The winners of the Beazley Designs of the Year have been announced at an exclusive dinner hosted inside the Design Museum’s new Kensington home tonight. Now in its ninth edition, the awards sees nominees battle it out in six categories – Architecture, Graphics, Fashion, Transport, Product and Digital – with the shortlisted designs on display at the museum since last November.
The loftiest accolade, Design of the Year, was awarded to Better Shelter, a collaborative project by Johan Karlsson, Dennis Kanter, Christian Gustafsson, John van Leer, Tim de Haas, Nicolò Barlera, the IKEA Foundation and UNHCR. These cleverly devised, flat-packed refugee shelters can be rapidly made and contain a solar powered wall.
Installation view of the ‘Beazley Designs of the Year’ exhibition at the Design Museum in London. Photography: Luke Hayes
‘Innovative, humanitarian and implemented, Better Shelter has everything that a Beazley Design of the Year should have,’ says judge Dr Jana Scholze from Kingston University. Better Shelter topped the hotly contested Architecture category, pipping Herzog & de Meuron’s Tate Modern extension and OMA’s Fondazione Prada to the post.
Other winners include David Bowie’s Blackstar album cover, crowned Graphic Design of the Year. Designed by Jonathan Barnbrook, the elegantly understated album design was open-sourced after the singer’s untimely death last year allowing fans (including us) to reimagine the artwork. 'The Blackstar design is an iconic piece of graphic design that defined an important moment in musical history,' says judge John Morgan, founder of John Morgan design studio, 'it has the ability to connect with an audience and demonstrates the power that music and design has to unite people.'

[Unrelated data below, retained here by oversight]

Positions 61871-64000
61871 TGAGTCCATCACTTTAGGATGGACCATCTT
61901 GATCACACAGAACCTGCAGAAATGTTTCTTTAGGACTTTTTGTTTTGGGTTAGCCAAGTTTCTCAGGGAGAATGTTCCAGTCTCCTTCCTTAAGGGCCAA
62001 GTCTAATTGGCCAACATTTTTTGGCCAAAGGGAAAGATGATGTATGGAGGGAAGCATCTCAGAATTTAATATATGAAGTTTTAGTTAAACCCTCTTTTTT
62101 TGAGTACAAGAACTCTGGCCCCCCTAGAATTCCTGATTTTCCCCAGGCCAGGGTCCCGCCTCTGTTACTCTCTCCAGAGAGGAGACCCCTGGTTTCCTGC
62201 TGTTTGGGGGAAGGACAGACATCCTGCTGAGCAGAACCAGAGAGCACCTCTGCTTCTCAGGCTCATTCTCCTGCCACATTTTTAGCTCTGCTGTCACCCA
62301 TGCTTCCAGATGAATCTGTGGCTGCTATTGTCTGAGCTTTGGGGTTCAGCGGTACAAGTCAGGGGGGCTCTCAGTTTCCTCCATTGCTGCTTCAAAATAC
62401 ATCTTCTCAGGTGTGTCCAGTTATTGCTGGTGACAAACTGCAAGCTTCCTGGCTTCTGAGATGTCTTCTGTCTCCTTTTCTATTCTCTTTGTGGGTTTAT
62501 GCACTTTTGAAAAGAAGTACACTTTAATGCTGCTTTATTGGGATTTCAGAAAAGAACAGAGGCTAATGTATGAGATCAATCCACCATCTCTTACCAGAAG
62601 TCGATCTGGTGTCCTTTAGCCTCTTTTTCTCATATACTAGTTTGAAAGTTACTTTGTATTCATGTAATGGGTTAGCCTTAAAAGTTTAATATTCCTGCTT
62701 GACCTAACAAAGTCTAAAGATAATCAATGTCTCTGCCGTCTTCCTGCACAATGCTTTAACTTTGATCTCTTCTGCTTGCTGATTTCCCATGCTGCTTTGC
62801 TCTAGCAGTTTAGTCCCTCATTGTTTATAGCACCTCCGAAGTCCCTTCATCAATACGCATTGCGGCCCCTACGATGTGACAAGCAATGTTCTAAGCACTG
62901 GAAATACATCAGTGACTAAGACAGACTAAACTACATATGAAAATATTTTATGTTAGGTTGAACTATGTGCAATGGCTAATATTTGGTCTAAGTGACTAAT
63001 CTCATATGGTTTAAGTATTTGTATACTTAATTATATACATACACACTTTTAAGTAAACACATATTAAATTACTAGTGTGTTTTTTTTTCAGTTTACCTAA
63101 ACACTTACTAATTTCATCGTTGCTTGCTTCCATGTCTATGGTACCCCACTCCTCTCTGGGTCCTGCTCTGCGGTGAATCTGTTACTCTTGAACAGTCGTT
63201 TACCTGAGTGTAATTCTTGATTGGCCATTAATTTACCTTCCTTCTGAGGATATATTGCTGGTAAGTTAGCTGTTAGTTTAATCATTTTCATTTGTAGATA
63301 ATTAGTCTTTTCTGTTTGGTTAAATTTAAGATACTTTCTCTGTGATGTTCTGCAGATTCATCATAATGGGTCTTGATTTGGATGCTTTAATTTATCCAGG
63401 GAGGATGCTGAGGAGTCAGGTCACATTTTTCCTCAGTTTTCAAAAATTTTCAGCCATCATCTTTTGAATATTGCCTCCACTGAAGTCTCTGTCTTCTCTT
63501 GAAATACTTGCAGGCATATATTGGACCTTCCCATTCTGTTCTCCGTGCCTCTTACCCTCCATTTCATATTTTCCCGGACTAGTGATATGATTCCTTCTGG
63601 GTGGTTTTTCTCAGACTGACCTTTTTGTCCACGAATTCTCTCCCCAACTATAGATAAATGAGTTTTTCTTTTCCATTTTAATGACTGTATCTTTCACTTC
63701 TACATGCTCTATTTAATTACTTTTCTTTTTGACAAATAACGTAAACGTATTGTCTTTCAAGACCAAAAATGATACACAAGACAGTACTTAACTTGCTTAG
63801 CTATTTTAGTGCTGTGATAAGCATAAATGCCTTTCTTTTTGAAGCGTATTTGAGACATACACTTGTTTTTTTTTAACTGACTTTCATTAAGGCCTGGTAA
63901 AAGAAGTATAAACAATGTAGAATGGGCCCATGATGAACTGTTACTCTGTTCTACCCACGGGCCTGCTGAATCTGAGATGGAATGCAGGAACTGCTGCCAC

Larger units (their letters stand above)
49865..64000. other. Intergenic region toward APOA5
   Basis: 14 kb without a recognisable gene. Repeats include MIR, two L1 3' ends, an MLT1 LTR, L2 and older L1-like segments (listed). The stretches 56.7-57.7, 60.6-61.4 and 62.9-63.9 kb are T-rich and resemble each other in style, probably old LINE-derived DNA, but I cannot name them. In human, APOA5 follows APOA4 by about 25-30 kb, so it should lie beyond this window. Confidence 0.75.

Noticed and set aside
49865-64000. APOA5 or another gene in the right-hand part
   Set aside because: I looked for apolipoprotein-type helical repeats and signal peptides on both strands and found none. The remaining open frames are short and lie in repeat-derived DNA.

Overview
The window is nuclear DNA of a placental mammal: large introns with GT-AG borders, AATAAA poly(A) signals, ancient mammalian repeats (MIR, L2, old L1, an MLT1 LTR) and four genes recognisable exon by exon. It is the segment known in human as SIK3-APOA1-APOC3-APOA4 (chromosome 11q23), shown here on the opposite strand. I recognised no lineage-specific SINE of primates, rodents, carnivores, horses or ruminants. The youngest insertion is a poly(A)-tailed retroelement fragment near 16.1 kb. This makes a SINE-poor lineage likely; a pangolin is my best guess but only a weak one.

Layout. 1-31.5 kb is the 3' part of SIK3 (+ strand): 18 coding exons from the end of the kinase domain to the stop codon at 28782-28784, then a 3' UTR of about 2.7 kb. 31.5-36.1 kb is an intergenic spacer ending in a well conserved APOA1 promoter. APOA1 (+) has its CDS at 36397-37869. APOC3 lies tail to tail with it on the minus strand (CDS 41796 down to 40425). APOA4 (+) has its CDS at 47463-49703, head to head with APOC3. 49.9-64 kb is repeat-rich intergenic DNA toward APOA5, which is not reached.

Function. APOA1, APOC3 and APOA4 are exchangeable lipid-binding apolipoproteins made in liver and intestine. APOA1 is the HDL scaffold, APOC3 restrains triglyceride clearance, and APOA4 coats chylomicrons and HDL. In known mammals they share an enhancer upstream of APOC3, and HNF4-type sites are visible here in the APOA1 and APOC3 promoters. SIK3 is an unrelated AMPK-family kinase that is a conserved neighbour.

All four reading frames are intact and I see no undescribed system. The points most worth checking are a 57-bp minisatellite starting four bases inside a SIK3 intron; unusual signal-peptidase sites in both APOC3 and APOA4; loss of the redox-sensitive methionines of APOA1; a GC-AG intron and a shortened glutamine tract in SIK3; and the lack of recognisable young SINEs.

'I was think the first time I met David Bowie and I was nervous as I am tonight,' Barnbrook says in his award speech at the dinner. 'Aside from being someone who represented what was the best about British culture, [Bowie] was cool, he was himself, and he made it possible for other people to be who they wanted to be. He was quietly confident about his viewpoint of the world, and I think that is how British design should be.'
Tech-minded victors were seen across the board and not just limited to the Digital gong, which went to OpenSurgery, a DIY robotic surgeon created as a graduate project at the Royal College of Art. The Transport award winner was ‘Lumos’, a smart bicycle helmet with integrated lights, brake and turn signals, by Eu-wen Ding and Jeff Haoran Chen.
Topping the Product shortlist – which included a Muji kitchen appliance by Naoto Fukasawa along with sculptural furniture by Fredrikson Stallard – was the Space Cup, a coffee cup that brings an ‘an Earth-like drinking experience’ to the low gravity environment of space. Perhaps the youngest winners yet, a group of eight-year-olds from the CEIP La Rioja School in Madrid nabbed top honours in the Fashion category for their video exploring advertising.